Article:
So…the problem is: If we continue to do what we’ve always done…. We’ll continue to get what we’ve always gotten.
7. Add and subtract within 1000, using concrete models or drawings and strategies based on place value, properties of operations, and/or the relationship between addition and subtraction; relate the strategy to a written method. Understand that in adding or subtracting three-digit numbers, one adds or subtracts hundreds and hundreds, tens and tens, ones and ones; and sometimes it is necessary to compose or decompose tens or hundreds.
Ready, set….. 10.00 - 4.59
Find the difference: Who did it the right way?? 910.91010 - 4. 5 9 How did you get 5.41 if you didn’t do it this way?
Algebra: The intense study of the last three letters of the alphabet
So what have we gotten? • Mountains of math anxiety • Tons of mathematical illiteracy • Mediocre test scores • HS programs that barely work for more than half of the kids • Gobs of remediation and intervention • A slew of criticism Not a pretty picture!
If however….. What we’ve always done is no longer acceptable, then… We have no choice but to change some of what we do and some of how we do it.
“The kind of learning that will be required of teachers has been described as transformative (involving sweeping changes in deeply held beliefs, knowledge, and habits of practice) as opposed to additive (involving the addition of new skills to an existing repertoire). Teachers of mathematics cannot successfully develop their students’ reasoning and communication skills in ways called for by the new reforms simply by using manipulatives in their classrooms, by putting four students together at a table, or by asking a few additional open-ended questions…..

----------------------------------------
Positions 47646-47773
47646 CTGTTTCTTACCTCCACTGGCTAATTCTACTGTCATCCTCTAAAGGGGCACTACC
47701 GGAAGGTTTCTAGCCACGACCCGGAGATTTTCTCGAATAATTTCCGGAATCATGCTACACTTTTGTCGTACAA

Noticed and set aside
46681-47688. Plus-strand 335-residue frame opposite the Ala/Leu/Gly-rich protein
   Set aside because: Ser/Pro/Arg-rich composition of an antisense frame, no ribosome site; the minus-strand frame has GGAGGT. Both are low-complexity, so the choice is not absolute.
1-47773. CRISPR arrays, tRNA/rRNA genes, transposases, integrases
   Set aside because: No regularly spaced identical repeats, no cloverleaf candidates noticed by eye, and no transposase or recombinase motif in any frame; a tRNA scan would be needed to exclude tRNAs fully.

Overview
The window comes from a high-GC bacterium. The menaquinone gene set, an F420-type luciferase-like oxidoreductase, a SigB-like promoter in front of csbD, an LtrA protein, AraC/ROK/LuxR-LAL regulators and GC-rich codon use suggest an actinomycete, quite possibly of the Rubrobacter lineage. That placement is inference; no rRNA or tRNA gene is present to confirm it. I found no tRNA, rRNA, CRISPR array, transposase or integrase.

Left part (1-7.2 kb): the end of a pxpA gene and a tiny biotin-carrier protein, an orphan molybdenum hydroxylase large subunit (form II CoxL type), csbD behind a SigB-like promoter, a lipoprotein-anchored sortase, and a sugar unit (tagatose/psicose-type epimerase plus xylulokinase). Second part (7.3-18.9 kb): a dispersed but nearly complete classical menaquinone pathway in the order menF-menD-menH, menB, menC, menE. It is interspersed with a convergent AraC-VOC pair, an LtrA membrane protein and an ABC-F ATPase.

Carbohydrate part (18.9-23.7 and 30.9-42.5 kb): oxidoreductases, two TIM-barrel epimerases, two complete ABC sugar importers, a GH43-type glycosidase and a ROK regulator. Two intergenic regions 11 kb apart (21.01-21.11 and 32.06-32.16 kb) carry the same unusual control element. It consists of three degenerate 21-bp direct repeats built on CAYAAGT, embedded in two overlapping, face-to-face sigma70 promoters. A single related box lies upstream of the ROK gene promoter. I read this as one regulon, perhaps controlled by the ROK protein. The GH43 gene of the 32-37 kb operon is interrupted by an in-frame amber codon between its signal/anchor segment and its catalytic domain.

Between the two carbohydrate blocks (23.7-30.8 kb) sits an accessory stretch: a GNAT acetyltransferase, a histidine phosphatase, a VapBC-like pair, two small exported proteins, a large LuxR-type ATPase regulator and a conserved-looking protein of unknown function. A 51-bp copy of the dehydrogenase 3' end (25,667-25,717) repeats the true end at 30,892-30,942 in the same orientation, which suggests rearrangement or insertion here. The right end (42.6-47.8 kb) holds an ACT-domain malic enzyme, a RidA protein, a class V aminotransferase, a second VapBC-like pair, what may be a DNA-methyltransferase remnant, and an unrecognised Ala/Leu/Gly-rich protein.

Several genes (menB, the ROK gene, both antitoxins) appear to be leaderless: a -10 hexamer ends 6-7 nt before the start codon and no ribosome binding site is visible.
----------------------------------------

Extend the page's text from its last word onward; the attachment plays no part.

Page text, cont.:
Rather, they must thoroughly overhaul their thinking about what it means to know and understand mathematics, the kinds of tasks in which their students should be engaged, and finally, their own role in the classroom.”NCTM – Practice-Based Professional Development for Teachers of Mathematics
So it’s instruction, silly! Research, classroom observations and common sense provide a great deal of guidance about instructional practices that make significant differences in student achievement. These practices can be found in high-performing classrooms and schools at all levels and all across the country. Effective teachers make the question “Why?” a classroom mantra to support a culture of reasoning and justification. Teachers incorporate daily, cumulative review of skills and concepts into instruction. Lessons are deliberately planned and skillfully employ alternative approaches and multiple representations—including pictures and concrete materials—as part of explanations and answers. Teachers rely on relevant contexts to engage their students’ interest and use questions to stimulate thinking and to create language-rich mathematics classrooms.